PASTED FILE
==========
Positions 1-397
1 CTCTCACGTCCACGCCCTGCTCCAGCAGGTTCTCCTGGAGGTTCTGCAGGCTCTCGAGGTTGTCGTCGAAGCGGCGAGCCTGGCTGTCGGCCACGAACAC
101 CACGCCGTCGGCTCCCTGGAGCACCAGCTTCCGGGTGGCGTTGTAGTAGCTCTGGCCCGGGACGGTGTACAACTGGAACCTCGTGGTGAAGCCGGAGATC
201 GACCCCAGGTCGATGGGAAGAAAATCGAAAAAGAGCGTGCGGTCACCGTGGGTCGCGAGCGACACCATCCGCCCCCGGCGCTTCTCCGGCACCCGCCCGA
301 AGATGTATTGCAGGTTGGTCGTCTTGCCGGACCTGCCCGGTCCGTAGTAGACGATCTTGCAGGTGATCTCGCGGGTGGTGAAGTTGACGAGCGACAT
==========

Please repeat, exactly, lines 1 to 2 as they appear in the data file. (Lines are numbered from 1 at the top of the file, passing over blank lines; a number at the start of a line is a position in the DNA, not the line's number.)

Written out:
Positions 1-397
1 CTCTCACGTCCACGCCCTGCTCCAGCAGGTTCTCCTGGAGGTTCTGCAGGCTCTCGAGGTTGTCGTCGAAGCGGCGAGCCTGGCTGTCGGCCACGAACAC